I almost hit another road block when I went to get the Number 7 dish on TONY’s Top 10 list. I have been to Ramen Setagaya on First Avenue a number of times and enjoyed their cheap, warming ramen. I know a few other locations have opened up around the Village, but I’ve remained true to this original location.

I hadn’t been there in a few months and when we approached it on a Friday night, I noticed something different. It had a new name: Ramen Kuidouraku. Uh oh! Should we head to one of those other locations? I froze a bit, but once I regained my composure, I checked out their menu and inquired within.

Well, it seems like these owners pulled away from the company and everything is the same here (except the name) including the cheesy Japanese game shows on the television, the open bar area looking out onto the street, and the menu.

The shio tama was the dish we needed to order and there it was under the appetizers and still at the unbeatable price of $1.50.

Shio tama translates into “salt egg” and that’s basically just what you get. It’s deceptively simple that it almost seems uninteresting, but that’s what makes it so good. The egg is not quite hard boiled, which gives it that semi-firm rich yolk texture. The white is creamy and firm. But what makes this so interesting is the subtle, but deep flavors of salt and sake that are infused into the egg. Each bite is clean and delicate.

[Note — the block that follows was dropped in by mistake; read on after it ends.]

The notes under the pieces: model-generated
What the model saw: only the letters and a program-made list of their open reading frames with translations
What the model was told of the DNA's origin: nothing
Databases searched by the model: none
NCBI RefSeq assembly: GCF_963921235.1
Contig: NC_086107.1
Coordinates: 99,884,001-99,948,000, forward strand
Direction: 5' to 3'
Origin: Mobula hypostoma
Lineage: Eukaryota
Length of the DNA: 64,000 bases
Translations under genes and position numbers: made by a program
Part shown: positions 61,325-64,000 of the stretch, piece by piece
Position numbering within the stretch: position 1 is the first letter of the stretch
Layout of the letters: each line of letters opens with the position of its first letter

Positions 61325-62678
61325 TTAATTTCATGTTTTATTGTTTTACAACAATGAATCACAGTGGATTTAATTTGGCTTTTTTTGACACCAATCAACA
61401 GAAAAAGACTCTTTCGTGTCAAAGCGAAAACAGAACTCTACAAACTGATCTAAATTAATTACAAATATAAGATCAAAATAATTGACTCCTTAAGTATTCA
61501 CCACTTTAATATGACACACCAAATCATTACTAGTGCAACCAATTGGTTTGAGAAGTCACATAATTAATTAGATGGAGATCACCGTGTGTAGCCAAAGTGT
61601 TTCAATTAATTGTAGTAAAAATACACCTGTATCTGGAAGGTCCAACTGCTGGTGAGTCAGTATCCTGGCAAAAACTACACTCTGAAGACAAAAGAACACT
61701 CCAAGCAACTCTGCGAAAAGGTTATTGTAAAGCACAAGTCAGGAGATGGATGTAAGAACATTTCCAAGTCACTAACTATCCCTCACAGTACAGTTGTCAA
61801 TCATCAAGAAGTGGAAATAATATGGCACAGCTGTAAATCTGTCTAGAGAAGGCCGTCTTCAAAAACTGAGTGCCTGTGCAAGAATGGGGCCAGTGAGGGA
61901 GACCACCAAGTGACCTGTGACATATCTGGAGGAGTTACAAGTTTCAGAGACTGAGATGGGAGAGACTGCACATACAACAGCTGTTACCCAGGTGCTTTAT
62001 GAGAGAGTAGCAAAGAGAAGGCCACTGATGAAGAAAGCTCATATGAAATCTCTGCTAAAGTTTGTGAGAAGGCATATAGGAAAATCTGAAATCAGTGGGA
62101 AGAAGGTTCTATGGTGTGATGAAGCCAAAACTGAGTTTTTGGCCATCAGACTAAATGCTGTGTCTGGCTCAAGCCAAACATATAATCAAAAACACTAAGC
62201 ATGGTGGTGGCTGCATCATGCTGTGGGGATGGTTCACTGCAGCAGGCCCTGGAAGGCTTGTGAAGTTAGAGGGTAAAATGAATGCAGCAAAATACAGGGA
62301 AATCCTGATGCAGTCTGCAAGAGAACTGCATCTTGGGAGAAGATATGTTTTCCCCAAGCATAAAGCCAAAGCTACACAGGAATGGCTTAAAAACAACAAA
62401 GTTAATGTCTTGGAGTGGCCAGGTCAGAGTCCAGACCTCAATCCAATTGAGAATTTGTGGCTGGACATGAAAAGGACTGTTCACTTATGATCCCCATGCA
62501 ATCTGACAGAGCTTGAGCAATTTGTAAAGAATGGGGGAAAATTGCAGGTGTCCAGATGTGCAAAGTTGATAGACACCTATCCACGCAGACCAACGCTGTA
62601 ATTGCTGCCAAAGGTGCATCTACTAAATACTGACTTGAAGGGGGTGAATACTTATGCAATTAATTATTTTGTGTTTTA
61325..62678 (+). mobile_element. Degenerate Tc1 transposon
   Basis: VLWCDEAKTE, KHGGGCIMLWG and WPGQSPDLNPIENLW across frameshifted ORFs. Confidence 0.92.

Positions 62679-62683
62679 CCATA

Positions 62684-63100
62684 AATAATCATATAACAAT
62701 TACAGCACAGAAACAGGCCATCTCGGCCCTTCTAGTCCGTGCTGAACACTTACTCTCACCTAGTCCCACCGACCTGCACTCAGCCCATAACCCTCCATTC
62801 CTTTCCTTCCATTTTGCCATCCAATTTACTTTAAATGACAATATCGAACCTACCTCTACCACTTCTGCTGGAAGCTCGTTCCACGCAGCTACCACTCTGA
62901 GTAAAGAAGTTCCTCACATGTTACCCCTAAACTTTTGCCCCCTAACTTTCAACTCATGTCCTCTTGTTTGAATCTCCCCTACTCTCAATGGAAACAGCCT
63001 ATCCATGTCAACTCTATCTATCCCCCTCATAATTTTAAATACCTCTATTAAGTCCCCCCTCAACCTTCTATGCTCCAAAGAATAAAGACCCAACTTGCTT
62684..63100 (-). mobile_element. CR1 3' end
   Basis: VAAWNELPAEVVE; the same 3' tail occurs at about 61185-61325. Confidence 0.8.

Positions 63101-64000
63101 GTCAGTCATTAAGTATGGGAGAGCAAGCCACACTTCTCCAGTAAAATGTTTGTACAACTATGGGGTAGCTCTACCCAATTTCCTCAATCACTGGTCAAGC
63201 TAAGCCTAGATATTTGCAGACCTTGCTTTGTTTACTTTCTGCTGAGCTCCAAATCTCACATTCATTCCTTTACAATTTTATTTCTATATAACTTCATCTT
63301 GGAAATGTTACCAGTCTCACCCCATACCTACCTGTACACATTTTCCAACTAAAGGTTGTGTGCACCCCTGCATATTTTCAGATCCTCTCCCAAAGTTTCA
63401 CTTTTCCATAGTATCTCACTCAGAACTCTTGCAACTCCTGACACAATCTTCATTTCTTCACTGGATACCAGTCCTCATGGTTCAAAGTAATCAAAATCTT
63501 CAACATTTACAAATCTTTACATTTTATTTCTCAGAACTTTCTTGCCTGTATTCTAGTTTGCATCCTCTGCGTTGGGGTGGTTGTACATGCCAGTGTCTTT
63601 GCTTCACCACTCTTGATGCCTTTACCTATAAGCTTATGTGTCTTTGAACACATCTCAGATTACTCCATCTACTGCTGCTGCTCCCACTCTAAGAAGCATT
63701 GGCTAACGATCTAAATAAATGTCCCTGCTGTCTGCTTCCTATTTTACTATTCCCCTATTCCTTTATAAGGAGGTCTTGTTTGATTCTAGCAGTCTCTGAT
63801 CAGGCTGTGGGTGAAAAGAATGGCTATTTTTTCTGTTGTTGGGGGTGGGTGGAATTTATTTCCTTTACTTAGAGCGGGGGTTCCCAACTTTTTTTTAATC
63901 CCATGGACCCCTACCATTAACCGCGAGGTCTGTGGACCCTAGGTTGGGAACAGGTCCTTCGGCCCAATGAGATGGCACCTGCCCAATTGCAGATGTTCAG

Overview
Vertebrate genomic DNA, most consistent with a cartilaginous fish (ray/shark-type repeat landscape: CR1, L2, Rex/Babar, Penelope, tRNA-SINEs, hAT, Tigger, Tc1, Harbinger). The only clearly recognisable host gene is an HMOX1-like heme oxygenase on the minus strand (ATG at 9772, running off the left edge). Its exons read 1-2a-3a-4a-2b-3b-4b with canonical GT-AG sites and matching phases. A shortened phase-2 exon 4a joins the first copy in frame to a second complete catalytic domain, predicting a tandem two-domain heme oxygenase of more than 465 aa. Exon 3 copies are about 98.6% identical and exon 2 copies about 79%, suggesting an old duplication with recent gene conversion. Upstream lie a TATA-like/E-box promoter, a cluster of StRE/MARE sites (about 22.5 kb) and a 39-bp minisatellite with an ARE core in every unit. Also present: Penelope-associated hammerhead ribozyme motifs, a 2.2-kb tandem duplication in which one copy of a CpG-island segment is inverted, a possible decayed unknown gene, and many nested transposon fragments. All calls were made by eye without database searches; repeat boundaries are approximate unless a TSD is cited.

And while I can’t quite imagine ordering one to go and eating it as you walk up First Avenue (as you would a slice of pizza), it’s a simple, healthy snack.

Would Ramen Setagaya’s Shio Tama make my Top 100 of the year? It might be a little too subtle to notice, but the flavors and simplicity are exciting so it gets an 8 out of 10.

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About the Author

Brian Hoffman is a classically trained actor who is now a full-time tour guide, blogger, and food obsessive. He leads food and drink tours around New York City, which not only introduce tour-goers to delicious food, but gives them a historical context. He also writes food articles for Gothamist and Midtown Lunch in addition to overseeing this blog and a few food video series, including Eat This, Locals Know, and Around the World in One City.

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